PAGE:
The big news in the tech world this week has all been about Facebook and its surprise $2 billion (£1.2 billion) purchase of virtual reality (VR) firm headset maker Oculus. This is a bit of a departure for the social networking firm, whose recent acquisitions have a history of being mobile-focused firms that had the temerity to trespass on its own territory – witness Instagram and WhatsApp for two of the most high-profile examples.
So is Facebook really worried about the possibility of VR social networking, where you get to read your friends' descriptions of their breakfast on a literal virtual wall and make that ten thousandth hour of Farmville that more immersive by putting you in the fields? Or, more likely, is the firm looking to branch out and experiment with new applications and ways of interacting with tech that use the Oculus Rift headset?
Oculus Rift? Wasn't he one of the Transformers?
Unless you're a serious gamer, the rise of Oculus and its Rift headset over the last couple of years might have passed you by. But it's been creating huge excitement among this crowd for a while now with its huge promises of more immersive gaming though its motion-sensitive technology.
It works by the user placing a goggle-like headset over their eyes, which contains a couple of displays – one for each eye that creates the illusion of a 3D image that fills the user's field of vision. This therefore tricks them into thinking they're actually in the middle of the game, rather than just watching it on a screen.
Haven't I heard this before?
Probably, yes. VR technology is an idea that's been around for decades, and if you were a fan of Tomorrow's World in the 80s, the chances are you heard it mentioned then as the next big thing. But that was then and this is now.
As well as much-improved graphics and improvements in materials that means it no longer feels like you have a bowling ball strapped to your forehead, where the Rift really excels is its use of motion-sensors. This means that if you turn your head while wearing it, the display changes to reflect that instantly, so you really can explore the world in front of you as if you were there.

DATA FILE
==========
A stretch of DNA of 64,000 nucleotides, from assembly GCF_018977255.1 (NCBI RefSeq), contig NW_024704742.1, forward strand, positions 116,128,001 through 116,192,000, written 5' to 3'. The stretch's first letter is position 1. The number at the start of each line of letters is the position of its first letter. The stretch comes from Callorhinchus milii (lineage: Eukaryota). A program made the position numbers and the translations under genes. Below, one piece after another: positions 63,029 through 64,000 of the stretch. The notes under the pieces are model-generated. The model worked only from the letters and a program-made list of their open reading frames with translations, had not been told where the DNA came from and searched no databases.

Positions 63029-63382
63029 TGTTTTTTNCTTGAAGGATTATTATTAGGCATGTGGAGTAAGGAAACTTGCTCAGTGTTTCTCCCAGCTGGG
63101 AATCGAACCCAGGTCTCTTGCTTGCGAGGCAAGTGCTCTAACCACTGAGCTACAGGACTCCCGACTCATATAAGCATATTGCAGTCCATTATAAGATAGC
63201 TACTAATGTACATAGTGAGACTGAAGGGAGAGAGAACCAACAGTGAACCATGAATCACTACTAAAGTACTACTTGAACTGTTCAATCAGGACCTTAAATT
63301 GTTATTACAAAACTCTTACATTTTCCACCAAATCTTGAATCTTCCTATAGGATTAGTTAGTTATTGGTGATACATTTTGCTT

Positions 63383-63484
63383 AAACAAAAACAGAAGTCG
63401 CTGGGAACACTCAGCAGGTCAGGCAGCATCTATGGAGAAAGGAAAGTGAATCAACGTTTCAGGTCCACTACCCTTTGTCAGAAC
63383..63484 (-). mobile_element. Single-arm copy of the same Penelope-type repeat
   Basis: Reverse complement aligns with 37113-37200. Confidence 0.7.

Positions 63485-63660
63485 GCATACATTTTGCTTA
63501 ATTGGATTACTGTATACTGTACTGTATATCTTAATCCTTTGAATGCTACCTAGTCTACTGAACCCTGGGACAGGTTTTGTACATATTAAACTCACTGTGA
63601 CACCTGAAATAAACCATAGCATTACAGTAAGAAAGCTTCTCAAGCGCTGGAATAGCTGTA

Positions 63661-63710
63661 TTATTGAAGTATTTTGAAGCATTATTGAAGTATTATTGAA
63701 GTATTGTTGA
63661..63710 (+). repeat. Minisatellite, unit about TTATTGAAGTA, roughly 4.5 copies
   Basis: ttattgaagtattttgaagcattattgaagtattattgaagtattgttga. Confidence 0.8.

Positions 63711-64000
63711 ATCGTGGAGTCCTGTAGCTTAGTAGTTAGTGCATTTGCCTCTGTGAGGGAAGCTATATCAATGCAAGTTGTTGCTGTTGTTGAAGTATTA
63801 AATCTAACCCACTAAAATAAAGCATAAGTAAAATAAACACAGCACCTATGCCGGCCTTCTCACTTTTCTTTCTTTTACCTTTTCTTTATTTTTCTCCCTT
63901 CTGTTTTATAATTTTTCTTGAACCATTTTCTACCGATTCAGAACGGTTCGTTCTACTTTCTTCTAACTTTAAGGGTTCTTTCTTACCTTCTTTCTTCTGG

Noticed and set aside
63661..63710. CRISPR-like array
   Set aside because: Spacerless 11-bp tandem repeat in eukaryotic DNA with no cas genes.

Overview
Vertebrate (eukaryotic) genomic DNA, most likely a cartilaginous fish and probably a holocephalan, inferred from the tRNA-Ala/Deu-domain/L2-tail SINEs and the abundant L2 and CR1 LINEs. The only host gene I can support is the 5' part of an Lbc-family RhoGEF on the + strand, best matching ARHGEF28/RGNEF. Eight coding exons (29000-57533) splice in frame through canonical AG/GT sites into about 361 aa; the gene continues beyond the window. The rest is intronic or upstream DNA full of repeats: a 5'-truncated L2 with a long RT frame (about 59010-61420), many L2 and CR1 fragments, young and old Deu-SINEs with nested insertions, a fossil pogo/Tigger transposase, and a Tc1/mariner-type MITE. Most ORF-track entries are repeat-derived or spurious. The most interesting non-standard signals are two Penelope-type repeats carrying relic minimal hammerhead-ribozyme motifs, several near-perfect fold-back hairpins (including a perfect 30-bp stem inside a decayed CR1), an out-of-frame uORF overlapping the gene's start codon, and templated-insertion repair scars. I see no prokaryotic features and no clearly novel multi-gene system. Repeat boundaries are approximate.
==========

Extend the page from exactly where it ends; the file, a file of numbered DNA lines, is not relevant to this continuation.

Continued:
Yes, and it's impressed a lot of people. The Oculus Rift was one of the stars of this year's Consumer Electronics Show, and its potential has been recognised for a while – so much so that it convinced thousands of ordinary people to pitch in for the development costs and get it off the ground.
The Oculus Rift actually started life back in 2012 on US crowdfunding website Kickstarter, which invited wannabe tech investors to chip in. A $10 investment got you a polite letter and a warm feeling of having made a contribution, while if you wrote a virtual cheque for $5,000, you got a development version of the hardware and a chance to visit the team's headquarters to check out their progression person. And a T-shirt.
Oculus aimed to raise $250,000 through this effort, but such was the excitement over the promised new era of gaming, eager consumers shelled out almost ten times that amount.
So they'll be well-rewarded with this deal?
Actually, no, that's not how Kickstarter works. The online backers may have put money into Oculus, but they weren't getting a stake in the company in return. Most users of Kickstarter know this but, as you'd expect, there are some who've been less than happy with the idea of funding a Facebook acquisition.
They don't like Facebook?
Apparently not. The social network has had its fair share of critics over the last few years, with concerns about privacy and how the company uses the vast amounts of information they hand over frequent concerns. One high-profile game developer, Markus Persson – creator of the hugely popular Minecraft game – even said he'd ditched plans to bring the title to the Rift, saying on Twitter: "Facebook creeps me out".
Still, while the reaction of some hardcore gamers has been less than enthusiastic, with even Oculus admitting it was surprised by the strength of feeling, the deal is done and Oculus has been on the offensive to convince doubters of the benefits of the deal.
So what are they then?
Apart from promising to make the technology cheaper and better than it would otherwise have been, Facebook envisages a future where VR is at the heart of how we communicate, with founder of the firm Mark Zuckerberg describing it as the "most social platform ever", adding it will "change the way we work, play and communicate".
Brendan Iribe, co-founder and CEO of Oculus, added: "We believe virtual reality will be heavily defined by social experiences that connect people in magical, new ways. It is a transformative and disruptive technology, that enables the world to experience the impossible, and it’s only just the beginning."
One thing that's for sure is Facebook has big plans for the Oculus Rift that aim to take it far beyond a niche gaming accessory. So perhaps in the coming years, we'll all be wearing VR headsets when we go online to check in with our friends.